mimicry

mimicry   Quick reference

A Dictionary of Critical Theory

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Subject Reference
Current Version:
2010

... peoples simultaneously express their subservience to the more powerful and subvert that power by making mimicry seem like mockery. A contemporary form of this can be seen today in the way in which call centre jobs from Australia, the UK, US, and elsewhere are exported to India precisely because as a direct result of colonization there are operators there who can mimic English speakers from those countries. Further Reading: H. Bhabha The Location of Culture ...

mimicry

mimicry   Quick reference

A Dictionary of Critical Theory (2 ed.)

Reference type:
Subject Reference
Current Version:
2018

... peoples simultaneously express their subservience to the more powerful and subvert that power by making mimicry seem like mockery. A contemporary form of this can be seen today in the way in which call centre jobs from Australia, the UK, US, and elsewhere are exported to India precisely because as a direct result of colonization there are operators there who can mimic English speakers from those countries. Further Reading: H. Bhabha The Location of Culture ...

dependency theory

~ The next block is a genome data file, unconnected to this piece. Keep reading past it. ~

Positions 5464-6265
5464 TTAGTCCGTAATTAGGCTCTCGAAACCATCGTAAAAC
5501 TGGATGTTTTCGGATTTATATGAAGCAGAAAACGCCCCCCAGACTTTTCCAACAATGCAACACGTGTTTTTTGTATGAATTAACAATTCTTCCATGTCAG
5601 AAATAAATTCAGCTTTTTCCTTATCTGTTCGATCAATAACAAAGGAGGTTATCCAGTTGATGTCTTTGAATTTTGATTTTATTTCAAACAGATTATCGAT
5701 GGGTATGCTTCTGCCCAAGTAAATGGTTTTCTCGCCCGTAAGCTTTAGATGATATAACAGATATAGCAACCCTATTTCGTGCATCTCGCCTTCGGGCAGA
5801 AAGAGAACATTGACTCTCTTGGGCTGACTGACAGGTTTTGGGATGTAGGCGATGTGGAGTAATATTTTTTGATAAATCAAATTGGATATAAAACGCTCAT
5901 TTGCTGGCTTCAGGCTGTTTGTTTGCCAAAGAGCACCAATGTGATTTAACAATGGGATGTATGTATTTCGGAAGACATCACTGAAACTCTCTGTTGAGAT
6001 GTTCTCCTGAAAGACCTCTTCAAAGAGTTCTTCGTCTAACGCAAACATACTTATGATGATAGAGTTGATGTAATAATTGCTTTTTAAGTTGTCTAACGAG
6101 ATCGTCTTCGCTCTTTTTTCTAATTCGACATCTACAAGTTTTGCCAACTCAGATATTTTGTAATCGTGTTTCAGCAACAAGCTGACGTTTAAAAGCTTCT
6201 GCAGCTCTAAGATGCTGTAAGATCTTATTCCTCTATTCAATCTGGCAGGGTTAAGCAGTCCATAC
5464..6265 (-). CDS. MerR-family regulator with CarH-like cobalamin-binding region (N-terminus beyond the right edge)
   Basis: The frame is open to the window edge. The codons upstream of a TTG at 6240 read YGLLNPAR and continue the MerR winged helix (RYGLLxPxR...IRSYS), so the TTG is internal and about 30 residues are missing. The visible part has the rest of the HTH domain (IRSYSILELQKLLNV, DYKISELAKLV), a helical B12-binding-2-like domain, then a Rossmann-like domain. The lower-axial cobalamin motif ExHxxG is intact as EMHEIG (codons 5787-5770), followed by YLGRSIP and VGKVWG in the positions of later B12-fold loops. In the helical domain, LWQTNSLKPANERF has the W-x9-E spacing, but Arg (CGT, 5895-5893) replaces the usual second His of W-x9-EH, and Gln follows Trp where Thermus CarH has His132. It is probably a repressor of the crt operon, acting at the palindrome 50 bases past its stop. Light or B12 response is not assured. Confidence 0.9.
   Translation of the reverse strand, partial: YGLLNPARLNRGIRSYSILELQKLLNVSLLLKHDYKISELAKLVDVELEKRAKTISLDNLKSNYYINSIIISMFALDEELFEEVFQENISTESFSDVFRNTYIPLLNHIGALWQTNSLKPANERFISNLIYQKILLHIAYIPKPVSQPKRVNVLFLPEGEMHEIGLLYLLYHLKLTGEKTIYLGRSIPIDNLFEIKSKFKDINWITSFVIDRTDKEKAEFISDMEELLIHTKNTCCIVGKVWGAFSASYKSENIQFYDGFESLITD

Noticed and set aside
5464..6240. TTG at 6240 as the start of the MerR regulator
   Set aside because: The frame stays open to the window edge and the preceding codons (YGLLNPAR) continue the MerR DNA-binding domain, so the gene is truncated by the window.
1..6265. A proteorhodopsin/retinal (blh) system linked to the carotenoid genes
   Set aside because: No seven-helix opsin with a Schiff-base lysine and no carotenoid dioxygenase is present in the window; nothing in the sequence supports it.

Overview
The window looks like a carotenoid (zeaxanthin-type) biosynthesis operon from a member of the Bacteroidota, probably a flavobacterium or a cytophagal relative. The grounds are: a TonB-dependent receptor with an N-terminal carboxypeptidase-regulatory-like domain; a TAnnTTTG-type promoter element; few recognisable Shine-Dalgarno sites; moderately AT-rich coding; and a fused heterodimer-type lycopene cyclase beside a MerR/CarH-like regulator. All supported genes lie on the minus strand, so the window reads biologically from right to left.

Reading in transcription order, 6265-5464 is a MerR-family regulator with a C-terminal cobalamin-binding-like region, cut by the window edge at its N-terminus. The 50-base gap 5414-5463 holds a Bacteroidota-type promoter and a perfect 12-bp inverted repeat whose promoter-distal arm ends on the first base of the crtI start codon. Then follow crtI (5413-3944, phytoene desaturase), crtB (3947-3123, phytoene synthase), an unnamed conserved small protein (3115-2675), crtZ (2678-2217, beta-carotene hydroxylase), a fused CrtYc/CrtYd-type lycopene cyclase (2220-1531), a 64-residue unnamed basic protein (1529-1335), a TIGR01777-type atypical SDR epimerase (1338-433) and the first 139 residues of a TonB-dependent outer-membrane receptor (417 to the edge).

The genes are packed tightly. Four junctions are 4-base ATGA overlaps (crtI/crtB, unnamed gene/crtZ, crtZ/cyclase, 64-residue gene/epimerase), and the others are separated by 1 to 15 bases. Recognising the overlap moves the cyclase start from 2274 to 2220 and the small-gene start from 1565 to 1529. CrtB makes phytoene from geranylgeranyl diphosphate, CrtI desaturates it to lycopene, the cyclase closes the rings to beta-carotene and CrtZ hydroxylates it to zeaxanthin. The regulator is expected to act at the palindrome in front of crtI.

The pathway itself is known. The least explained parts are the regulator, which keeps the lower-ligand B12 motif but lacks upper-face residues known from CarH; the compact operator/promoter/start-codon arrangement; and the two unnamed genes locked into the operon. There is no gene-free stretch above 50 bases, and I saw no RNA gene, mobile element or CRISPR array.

dependency theory   Quick reference

A Dictionary of Critical Theory (2 ed.)

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Subject Reference
Current Version:
2018

...the right entrepreneurial spirit it will catch up with the First World. It argues instead that the impoverished state of the Third World is the result of deliberate policies on the part of First World nations, dating back to colonial times. Britain’s deliberate destruction of India’s nascent textiles industry and forced transformation of that country into an exporter of raw cotton and importer of cloth at the start of the Industrial Revolution is often held up as a textbook example of the way the Third World is in fact the creation of the First World. As ...

Spivak, Gayatri

Spivak, Gayatri (1942)   Quick reference

A Dictionary of Critical Theory

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Subject Reference
Current Version:
2010